Before I moved out I stole a mini recipe book from Campbell’s that my mom had from a magazine. It was called “Better Weeknight Dinners” and it features 10 different recipes – 5 of which I have made so far.

1. Chicken & Sundried Tomato Pasta with White Wine Sauce.

This was creamy and sweet. The sundried tomatoes were slightly tart which cut the creaminess and richness of this dish. The chicken was tender and moist but didn’t brown as much as I would have liked. This was because I didn’t dry the chicken well enough (or at all) before I put it in the pan. This tasted great as dinner and just as good as cold leftovers the next day. This is going in the recipe box for future meals.

2. Creamy Basil Salmon Bake.

I will admit – this is not my image, but rather the one from the Campbell’s website. Unfortunately, I did not plate my salmon as nicely. It was because instead of using four individual, frozen salmon fillets we bought one larger, fresh fillet. The red pepper is sweet and the asparagus was perfectly crunchy but still tender. We had to leave the skillet in the oven for about 5 more minutes in order for the asparagus to rich the appropriate tenderness. The sauce had a subtle asparagus flavour and smothered the salmon and the rice making the entire dish creamy and delicious. Another one to keep in mind for future reference.

3. 3 Step Pear & Cranberry Pork Tenderloin.

This was delicious but I don’t think I would make this again. I am referring to this as a pseudo-stew and I think it could hold up on it’s own without any rice. The mixture of pear, celery and cranberry it light, and crunchy and works with the tenderness of the pork. The base of this stew is applesauce which is a natural compliment to pork and makes the pork tender and just fall apart off the fork. Not quiet pulled pork but as close as you will get in 30 minutes and without trying to make pulled pork. And I got to use a new spice! The recipe called for savoury which I had never heard of and I didn’t have but from a quick search I found that marjoram was a replacement which was something new but strangely enough I had some. Now I want to try savoury… what does that even mean? That is an adjective not a spice.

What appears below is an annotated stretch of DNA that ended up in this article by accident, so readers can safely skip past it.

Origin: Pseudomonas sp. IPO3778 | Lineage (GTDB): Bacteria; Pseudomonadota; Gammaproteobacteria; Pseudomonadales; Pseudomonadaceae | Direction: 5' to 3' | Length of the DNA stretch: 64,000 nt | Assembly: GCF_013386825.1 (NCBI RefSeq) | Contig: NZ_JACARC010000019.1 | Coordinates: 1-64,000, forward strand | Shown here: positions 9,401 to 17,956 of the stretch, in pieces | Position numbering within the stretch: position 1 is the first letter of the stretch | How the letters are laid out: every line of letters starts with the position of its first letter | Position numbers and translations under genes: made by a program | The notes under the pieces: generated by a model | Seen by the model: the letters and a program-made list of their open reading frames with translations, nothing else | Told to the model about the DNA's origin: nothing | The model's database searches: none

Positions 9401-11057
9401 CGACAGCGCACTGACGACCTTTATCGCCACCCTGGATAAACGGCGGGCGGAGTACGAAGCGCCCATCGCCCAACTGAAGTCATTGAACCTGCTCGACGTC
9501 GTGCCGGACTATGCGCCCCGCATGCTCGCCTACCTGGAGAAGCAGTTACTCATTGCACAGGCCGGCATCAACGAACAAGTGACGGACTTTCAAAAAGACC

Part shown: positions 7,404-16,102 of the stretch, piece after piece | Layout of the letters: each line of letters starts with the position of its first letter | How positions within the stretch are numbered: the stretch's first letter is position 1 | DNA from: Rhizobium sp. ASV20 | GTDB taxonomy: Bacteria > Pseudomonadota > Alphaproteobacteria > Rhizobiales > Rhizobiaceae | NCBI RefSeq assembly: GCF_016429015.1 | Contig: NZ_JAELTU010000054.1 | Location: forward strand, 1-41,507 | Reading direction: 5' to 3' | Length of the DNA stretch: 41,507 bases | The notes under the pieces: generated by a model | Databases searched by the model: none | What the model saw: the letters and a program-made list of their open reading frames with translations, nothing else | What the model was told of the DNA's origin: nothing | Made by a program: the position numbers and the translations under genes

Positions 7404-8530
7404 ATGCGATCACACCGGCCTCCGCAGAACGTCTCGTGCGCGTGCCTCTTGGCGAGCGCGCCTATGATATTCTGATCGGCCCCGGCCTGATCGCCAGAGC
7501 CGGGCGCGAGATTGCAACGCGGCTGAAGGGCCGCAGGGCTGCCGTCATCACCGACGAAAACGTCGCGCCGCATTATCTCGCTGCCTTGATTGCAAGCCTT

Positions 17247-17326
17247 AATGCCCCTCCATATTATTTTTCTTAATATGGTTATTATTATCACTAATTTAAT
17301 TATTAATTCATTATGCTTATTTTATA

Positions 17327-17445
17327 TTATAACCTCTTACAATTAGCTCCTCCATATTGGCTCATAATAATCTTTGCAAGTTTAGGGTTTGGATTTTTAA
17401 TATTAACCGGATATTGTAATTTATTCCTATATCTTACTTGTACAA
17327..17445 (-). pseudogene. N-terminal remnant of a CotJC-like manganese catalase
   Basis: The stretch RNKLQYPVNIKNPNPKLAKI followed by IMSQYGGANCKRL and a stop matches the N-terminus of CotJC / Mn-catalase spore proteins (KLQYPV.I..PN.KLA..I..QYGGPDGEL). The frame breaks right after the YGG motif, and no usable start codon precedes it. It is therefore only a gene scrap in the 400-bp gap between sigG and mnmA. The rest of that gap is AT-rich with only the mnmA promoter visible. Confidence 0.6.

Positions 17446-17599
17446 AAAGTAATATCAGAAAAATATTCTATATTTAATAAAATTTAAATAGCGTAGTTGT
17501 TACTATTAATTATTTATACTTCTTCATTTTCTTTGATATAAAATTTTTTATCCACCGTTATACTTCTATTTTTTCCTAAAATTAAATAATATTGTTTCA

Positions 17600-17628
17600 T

4.Orange Ginger Beef with Angel Hair Pasta and Snow Peas.

This is how mine turned out.

And the above is how Campbell’s made it. I would love to know how this happened. They don’t remotely look like the same meal. Regardless, this is still delicious. Part of my issue was I used way too much angel hair pasta because it is so deceptive. And it clumps instantly. And is so terrible. I now know why people hate it and choose not to use it. I think next time I would use spaghetti instead. I also didn’t use the right type of meat – I was supposed to use steak but I used stewing beef because that is all that I could find at the grocery store and that was a bad idea. Stewing beef, obviously, is very thick, tough meat that is intended to be marinated and stewed for hours to get a perfect, tender consistency. Stewing beef seared in a pan is tough and chewy and not good to eat without a knife. Next time, if I cannot find all my ingredients I will not make a recipe. And I love snow peas! They stay crunchy in the broth and are so fresh. Paired with the mandarin orange wedges. Perfect. However, in an attempt to stop my pasta from clumping, I was constantly stirring everything which pulverized my orange wedges so you didn’t get that big bite of citrus.

General note – everything I cook seems to have garlic in it which is amazing because I love garlic and we have about 12 bulbs of garlic. The only problem is, I don’t know how to chop/mince/cut it but I am planning on getting a garlic press.

5. Lemon Garlic Shrimp Soup with Brown Rice.

This soup is light, citrus, fresh and grainy. Probably not the best time of year to make soup – the past two days it has been close to 25 degrees but I think you could eat at this as a cold soup, which I didn’t try despite believing this. It is a good meal for the summer though because it is light but filling and doesn’t heat up your kitchen. The great thing with all of these recipes is they are made on the stove and typically use only 1 pot/skillet. My only complaint with the soup is yes, shrimp with the tail on is very visually appealing but then I have a bowl of shrimp tails at the end of my meal. Not so great.

5 meals down, 5 more to go. I decided to start with this group of recipes because they were easy and it was a great way to ease myself into cooking. My plan is to cook my way through all my cookbooks (this is very ambitious and slightly ridiculous) once I am done with these recipes. The five remaining recipes are:

1.Low Sodium Lemon & Rosemary Chicken with Quinoa

2. Dijon Cod & Veggie Bundles

3. Chicken with Cheddar Broccoli Sauce

4. Steak & Mushroom Florentine

5. Cowboy Pasta